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In April 2020, the two announced the launch of a nonprofit organization called the Archewell Foundation, inspired by their now-21-month-old son Archie Harrison. In December, Meghan and Harry, who are currently expecting another baby, revealed their group was working with the World Central Kitchen charity group to build four Community Relief Centers, with the first to be erected in early 2021 on the Caribbean island of Dominica. The country, a member of the British Commonwealth of nations, was harshly hit by Hurricanes Maria and Irma in 2017.
On Wednesday, Feb. 24, World Central Kitchen announced that construction on the center has been completed. It is located in a school constructed under Dominica's climate resiliency plan to be a safe shelter against future hurricanes.
The group said in a statement, "The kitchen equipment—including refrigerators and freezers that can work entirely off the electrical grid using solar power—is now installed and ready for the school's staff to cook for students and the community, and we will be launching a culinary training program later in the year. These trainings, based on Sink To Stove and our upcoming Chef Relief Training program, will equip chefs with the skills necessary to cook for the community and even feed large numbers of people in an emergency. From this Community Relief Center, we anticipate being able to prepare thousands of meals per day in the direct aftermath of any future storm."
In addition, the second center is set to be built in Puerto Rico, the group added.
In January 2020, Meghan and Harry made the bombshell announcement that they "intend to step back as 'senior' members of the royal family and work to become financially independent, while continuing to fully support Her Majesty The Queen." They later reached an agreement with the monarch. Buckingham Palace said at the time that Meghan and Harry were "required to step back from Royal duties, including official military appointments." The palace also said, "With The Queen's blessing, the Sussexes will continue to maintain their private patronages and associations."
That April, days before announcing the launch of their Archewell Foundation, their royal exit officially took effect, with the aim of revisiting it after 12 months. However, on Feb. 19, weeks before the deadline, Buckingham Palace said that a decision was made "after conversations between The Duke of Sussex and Members of The Royal Family."
"The Duke and Duchess of Sussex have confirmed to Her Majesty The Queen that they will not be returning as working members of The Royal Family," the statement said. "Following conversations with The Duke, The Queen has written confirming that in stepping away from the work of The Royal Family it is not possible to continue with the responsibilities and duties that come with a life of public service. The honorary military appointments and Royal patronages held by The Duke and Duchess will therefore be returned to Her Majesty, before being redistributed among working members of The Royal Family."
Meghan and Harry's rep later said in a statement. "As evidenced by their work over the past year, The Duke and Duchess of Sussex remain committed to their duty and service to the U.K. and around the world, and have offered their continued support to the organisations they have represented regardless of official role. We can all live a life of service. Service is universal."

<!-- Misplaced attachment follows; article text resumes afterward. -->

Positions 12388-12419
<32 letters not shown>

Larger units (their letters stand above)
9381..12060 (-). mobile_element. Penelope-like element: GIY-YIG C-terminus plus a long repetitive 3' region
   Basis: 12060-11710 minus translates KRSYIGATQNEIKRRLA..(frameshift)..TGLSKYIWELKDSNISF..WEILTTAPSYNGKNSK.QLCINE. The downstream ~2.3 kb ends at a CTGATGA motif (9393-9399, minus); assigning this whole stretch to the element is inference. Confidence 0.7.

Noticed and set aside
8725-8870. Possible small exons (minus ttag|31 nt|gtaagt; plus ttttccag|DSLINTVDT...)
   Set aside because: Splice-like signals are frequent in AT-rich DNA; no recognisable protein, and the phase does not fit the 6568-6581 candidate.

On Monday, Feb. 22, two days after Buckingham Palace announced the formalization of Meghan and Harry's royal exit, the Genesis Women's Shelter & Support in Dallas, Texas revealed that the Duke and Duchess of Sussex made a donation through the Archewell Foundation to help fix its facilities that were significantly damaged by the recent winter storms.
Meghan, Harry and Archie have been living in North America for more than a year. In their initial January 2020 announcement about stepping away from their royal duties, the duke and duchess said they would balance their time between the United Kingdom and North America.
Just before their royal exit was announced, Meghan, Harry and Archie stayed for several months in Canada, where the duchess had lived when she was an actress on Suits years ago. Later in 2020, the family moved to her home state of California, where they bought a mansion in the popular celebrity-favorite town of Montecito near Santa Barbara.
A week before Buckingham Palace's announcement formalizing the royal exit, CBS announced that Oprah Winfrey, another notable Montecito resident, will interview Meghan and Harry for a TV special set to air on the network on March 7. This will mark the first on-camera comments from Harry and Meghan since their royal exit and comes more than a year after it was announced that the duke had partnered with Oprah on a documentary on mental health for Apple TV+.
A source close to the couple told E! News this week that on the CBS special, the couple will be "speaking their truth" to Oprah, adding, "There is a lot of tension between them and the royal family. The interview is going to shine a light on what they have been through. Meghan and Harry are relieved they are away from it all."
It appears Oprah's interview with the couple will face some competition: London's Westminster Abbey's website recently announced that on March 7, the same day as the CBS special, the queen and other senior royals will appear in a BBC One program about the Commonwealth, which comes in place of an annual Commonwealth Day service at the royal church that they have traditionally attended. This year's event was canceled due to the coronavirus pandemic.